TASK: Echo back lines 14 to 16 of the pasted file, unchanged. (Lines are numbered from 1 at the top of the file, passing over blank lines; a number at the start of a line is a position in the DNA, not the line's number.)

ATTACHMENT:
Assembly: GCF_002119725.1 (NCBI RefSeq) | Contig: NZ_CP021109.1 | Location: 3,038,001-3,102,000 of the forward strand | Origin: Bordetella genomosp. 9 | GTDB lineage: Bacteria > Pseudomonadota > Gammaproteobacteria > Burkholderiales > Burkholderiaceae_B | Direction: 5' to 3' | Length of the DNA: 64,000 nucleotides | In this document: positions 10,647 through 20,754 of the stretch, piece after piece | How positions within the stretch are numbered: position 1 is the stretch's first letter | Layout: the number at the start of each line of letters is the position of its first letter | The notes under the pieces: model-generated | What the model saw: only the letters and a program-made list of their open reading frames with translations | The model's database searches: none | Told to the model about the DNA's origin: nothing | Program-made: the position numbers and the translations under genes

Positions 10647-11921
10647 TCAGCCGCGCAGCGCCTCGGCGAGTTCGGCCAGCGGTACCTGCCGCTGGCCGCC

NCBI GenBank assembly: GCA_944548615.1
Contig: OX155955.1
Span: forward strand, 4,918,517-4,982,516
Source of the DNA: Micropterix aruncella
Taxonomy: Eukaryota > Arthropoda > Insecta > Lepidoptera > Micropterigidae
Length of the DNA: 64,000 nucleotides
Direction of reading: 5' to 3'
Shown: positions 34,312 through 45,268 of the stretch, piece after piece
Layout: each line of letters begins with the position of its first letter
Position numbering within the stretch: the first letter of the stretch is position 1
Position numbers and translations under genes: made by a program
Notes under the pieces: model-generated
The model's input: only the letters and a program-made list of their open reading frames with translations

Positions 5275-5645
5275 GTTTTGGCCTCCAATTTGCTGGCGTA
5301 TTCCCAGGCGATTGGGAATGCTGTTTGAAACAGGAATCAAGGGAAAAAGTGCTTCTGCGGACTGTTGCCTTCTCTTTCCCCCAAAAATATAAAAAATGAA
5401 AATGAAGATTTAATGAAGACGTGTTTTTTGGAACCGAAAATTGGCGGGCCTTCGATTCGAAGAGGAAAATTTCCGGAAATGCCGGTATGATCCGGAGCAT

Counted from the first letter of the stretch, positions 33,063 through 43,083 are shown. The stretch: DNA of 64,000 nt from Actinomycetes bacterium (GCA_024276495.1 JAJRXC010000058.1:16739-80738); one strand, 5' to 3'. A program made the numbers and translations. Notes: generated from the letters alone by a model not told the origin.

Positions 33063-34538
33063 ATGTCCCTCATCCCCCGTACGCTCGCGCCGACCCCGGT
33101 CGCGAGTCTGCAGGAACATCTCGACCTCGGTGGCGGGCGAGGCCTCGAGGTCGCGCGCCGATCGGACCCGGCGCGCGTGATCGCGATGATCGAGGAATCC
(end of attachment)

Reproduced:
Position numbers and translations under genes: made by a program
Notes under the pieces: model-generated
The model's input: only the letters and a program-made list of their open reading frames with translations